11 o'clock number

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11 o'clock number is a theatre term for a big, show-stopping song that occurs late in the second act of a two-act musical, in which a major character, often the protagonist, comes to an important realization. Recent examples include "Words Fail" in Dear Evan Hansen, "Work the Wound" in Passing Strange, and "Wake Me Up When September Ends" in American Idiot.[1] It was so named because in the days when musical performances would start at 8:30 pm, this song would occur around 11:00 pm.

Among the theatre community, there is some debate as to the characteristics of an 11 o'clock number, it often signifies a moment of revelation or change in heart of a lead character, although there are exceptions to this.[2] The 11 o'clock number is also differentiated from the finale in that it is not the final number in the show, but even this is not considered a requirement by some commenters.[3]

Other notable 11 o'clock numbers include "Sit Down, You're Rockin' the Boat" from Guys and Dolls, "Rose's Turn" from Gypsy,[4] "Brotherhood of Man" from How to Succeed in Business Without Really Trying,[5] "Memory" from Cats,[6] "Gimme Gimme" from Thoroughly Modern Millie, "The American Dream" from Miss Saigon and, more recently, "I'm Here" from The Color Purple, "Always Starting Over" from If/Then and "She Used to Be Mine" from Waitress.[7]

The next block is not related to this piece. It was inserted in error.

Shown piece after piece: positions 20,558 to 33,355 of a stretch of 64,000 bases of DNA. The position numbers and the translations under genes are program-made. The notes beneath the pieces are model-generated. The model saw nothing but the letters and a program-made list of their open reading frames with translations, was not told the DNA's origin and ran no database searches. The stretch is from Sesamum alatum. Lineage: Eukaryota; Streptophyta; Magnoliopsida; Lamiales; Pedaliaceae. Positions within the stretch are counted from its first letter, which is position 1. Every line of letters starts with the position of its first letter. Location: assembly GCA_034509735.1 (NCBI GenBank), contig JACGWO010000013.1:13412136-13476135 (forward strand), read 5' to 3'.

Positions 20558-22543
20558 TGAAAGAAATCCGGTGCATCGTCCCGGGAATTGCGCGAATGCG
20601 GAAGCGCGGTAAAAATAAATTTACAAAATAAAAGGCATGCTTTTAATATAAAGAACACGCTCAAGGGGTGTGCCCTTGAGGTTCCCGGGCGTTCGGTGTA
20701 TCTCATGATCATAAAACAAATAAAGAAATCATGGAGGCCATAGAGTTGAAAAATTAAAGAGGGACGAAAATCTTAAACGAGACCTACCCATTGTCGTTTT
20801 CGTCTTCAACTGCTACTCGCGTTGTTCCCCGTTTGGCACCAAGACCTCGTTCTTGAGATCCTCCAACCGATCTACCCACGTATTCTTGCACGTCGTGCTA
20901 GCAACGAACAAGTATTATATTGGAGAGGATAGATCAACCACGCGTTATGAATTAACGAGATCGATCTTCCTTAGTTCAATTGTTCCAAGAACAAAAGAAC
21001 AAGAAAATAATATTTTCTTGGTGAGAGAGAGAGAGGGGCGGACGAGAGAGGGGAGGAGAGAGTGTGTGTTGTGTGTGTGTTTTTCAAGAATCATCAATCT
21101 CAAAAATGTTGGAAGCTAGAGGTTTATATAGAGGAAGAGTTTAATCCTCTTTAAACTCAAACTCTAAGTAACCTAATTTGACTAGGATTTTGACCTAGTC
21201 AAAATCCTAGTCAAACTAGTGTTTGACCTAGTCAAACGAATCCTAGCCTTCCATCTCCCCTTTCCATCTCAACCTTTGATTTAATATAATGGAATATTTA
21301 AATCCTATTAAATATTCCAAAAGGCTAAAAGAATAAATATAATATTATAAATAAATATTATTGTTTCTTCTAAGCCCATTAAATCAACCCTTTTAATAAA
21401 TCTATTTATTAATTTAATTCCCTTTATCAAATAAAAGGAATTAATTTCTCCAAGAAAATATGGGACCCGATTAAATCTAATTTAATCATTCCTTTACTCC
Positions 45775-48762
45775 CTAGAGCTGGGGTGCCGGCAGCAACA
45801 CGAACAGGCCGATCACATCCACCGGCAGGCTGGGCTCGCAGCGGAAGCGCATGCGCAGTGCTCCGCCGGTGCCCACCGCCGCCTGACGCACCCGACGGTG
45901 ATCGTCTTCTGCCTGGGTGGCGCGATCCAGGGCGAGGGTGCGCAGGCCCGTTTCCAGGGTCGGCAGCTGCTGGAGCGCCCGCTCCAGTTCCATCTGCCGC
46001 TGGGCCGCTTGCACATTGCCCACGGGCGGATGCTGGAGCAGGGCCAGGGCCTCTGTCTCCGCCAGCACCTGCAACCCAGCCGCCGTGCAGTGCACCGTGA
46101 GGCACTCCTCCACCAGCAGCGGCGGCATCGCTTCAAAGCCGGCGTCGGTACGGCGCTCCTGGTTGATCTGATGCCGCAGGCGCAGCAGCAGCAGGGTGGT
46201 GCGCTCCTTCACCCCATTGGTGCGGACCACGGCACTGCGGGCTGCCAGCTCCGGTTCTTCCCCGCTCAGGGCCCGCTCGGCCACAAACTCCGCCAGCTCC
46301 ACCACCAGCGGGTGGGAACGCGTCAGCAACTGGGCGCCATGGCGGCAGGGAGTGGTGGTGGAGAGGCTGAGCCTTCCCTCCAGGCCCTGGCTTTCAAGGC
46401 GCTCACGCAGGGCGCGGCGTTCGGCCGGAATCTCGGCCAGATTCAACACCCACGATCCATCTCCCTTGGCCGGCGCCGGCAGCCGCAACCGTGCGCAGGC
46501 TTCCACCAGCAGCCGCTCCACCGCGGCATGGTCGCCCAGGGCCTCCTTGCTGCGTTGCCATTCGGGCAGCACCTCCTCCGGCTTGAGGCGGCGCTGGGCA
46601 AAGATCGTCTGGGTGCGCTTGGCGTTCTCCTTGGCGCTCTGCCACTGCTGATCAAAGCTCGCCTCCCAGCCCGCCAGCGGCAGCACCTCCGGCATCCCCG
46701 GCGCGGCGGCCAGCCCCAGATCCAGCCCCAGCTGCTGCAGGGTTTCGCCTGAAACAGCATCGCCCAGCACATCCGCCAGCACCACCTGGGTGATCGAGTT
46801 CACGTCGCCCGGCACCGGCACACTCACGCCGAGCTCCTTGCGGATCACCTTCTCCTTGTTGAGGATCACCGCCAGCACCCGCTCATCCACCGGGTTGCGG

References[edit]

  1. ^ "May I Have a Definition?", The Bad Boy of Musical Theatre blog, 2014
  2. ^ "'Sit Down, You’re Rockin’ The Boat:' An Unusual 11 o’clock Number". The Marquee, News and Views from MTI. Retrieved 23 June 2011.
  3. ^ Michael Musto (29 April 2011). "The Five Best 11 O'Clock Numbers in Broadway History". The Village Voice theater blog.
  4. ^ Ben Rimalower (19 July 2014). "'This Time For Me': The Essential 11 O'Clock Numbers". Playbill.com. Accessed 2015-02-02. Archived 2015-03-28.
  5. ^ Brendan Lemon (28 March 2011). "How To Succeed in Business Without Really Trying, Al Hirschfeld Theatre, New York". The Financial Times.
  6. ^ Peter Marks (27 August 1999). "CRITIC'S NOTEBOOK; Theater's Thrill Rides". The New York Times.
  7. ^ Peter Marks (25 November 2013). "Eagerly awaited musical ‘If/Then’ is a winning blob, with many kinks to be worked out". The Washington Post.